How Many Times Does Someone Have To Go To Treatment To Stay Sober?

The number of times someone goes to treatment may not affect whether they’ll remain sober. Sobriety is something people have to work to maintain. There are plenty of ways you can support someone if they’re in recovery. But, at the end of the day, they’ve got to put in the effort as well. Attending a treatment facility would be a great start. They’ve got a lot of work to do afterward as well, though.

A high-quality treatment facility would teach them how to cope with stress. A lot of recovering people struggle with stress during their daily life. Most of the time, they’re willing to remain sober. Something overwhelms them, though. That’s the biggest reason people tend to relapse.

Learning how to cope with stress is key. Usually, people in recovery have developed unhealthy coping mechanisms. So, they’re not able to recover after something stressful happens. You could help them by showing them how to cope with stress better. Typically, getting treatment more than one time isn’t going to help them.

Staying Sober Takes a Lot of Work

Relapses tend to happen for several reasons. People might not be coping with stress well. Or, they might still be in contact with bad influences. Part of recovery is learning how to manage all this. At a treatment facility, they’ll learn how all this affects them.

They’ve got to learn who they can trust. People trying to tempt them shouldn’t be part of their lives. Otherwise, it’s only a matter of time till they’ve slipped up. Creating new relationships is incredibly important. You’ve got to cut all the negative influences out of your life. Each one of them is only going to tempt you.

Besides your influences, you’ve also got to identify your triggers. Everyone doesn’t respond to stress the same. Sometimes, people respond much more strongly to it than others. A lot of these people have a particular trigger. It could be something simple, like answering the phone. No matter what, you’ve got to learn what’s triggering you. Then, you’ve got to develop a game plan for when it happens again. Learning how to respond to your triggers is crucial for long-term sobriety.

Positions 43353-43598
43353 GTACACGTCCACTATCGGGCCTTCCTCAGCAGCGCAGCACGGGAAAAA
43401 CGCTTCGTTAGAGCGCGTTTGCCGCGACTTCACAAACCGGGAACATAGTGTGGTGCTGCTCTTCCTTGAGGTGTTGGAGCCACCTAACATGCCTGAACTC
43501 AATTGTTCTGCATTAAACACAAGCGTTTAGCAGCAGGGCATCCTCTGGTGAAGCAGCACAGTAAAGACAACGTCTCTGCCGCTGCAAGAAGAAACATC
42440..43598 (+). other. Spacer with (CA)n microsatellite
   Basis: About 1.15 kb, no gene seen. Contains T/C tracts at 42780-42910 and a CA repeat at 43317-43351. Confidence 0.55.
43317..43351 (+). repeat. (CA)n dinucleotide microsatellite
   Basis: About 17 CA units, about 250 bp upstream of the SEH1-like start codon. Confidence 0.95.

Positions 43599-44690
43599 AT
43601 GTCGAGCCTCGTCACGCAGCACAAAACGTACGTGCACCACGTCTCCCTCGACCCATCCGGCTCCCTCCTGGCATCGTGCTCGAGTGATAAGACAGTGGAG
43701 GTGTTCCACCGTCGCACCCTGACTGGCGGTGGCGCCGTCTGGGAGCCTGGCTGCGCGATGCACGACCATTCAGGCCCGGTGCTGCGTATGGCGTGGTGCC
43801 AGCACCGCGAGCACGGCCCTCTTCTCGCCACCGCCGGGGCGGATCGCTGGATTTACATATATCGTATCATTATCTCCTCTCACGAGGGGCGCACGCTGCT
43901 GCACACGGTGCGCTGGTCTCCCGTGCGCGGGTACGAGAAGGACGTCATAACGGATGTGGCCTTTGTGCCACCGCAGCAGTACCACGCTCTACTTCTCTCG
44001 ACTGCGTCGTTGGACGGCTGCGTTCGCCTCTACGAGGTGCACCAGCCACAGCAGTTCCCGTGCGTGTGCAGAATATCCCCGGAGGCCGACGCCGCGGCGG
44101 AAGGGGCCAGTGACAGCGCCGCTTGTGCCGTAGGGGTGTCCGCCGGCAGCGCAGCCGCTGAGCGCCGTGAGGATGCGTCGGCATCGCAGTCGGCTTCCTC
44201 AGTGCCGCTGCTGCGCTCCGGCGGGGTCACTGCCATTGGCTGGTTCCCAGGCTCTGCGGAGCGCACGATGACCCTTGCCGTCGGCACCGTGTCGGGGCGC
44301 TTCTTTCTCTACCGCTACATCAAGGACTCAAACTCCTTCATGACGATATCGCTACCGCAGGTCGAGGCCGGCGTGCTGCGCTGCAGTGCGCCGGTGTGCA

After you’ve identified all your triggers, you’ve got to learn how to cope with them. Not all coping mechanisms are healthy. Blaming yourself or others would be an unhealthy coping mechanism. There are a lot of healthy ones, though. For example, you could start going for a walk. Walking tends to help you clear your thoughts, making you feel less stressed. Going for a walk would be a much better reaction than blaming yourself.

If you’re concerned about a loved one, you could learn the signs of an impending relapse. Spotting them early could help you prevent your loved ones from making mistakes.

Here are a few signs someone might be at risk of relapsing.

  • They’re hanging out with bad influences
  • They’re not answering your questions honestly
  • They’re spending more money than usual
  • They’re acting like they’ve got something to hide

All these signs could indicate someone is about to relapse. However, they’re not hard rules. People might display these signs without having an issue. Still, it’s good to learn about them.

Supporting someone in recovery takes a lot of emotional effort. Speak to them as often as possible. A lot of recovering people don’t get enough social support.

You could also help them by taking them to ongoing treatment sessions. Ongoing treatment can make a huge difference in someone’s long-term outcome. Simply visiting a therapist could make the difference.

Another way you could help them would be by getting them to a support group. There are a lot of groups that meet to support peoples’ recoveries. You’ll be able to speak with other people going through similar problems. Most of them have a program designed to help you during your recovery. They’ll give you several steps to complete, aiming to heal your mind. Each step gets you to do something else. Completing all the steps can help someone maintain sobriety for a long time.

We’ve helped a lot of people during their recoveries. If you’re interested in learning more, then get in contact with us. Our team is ready to help at all hours. Just dial 833-846-5669.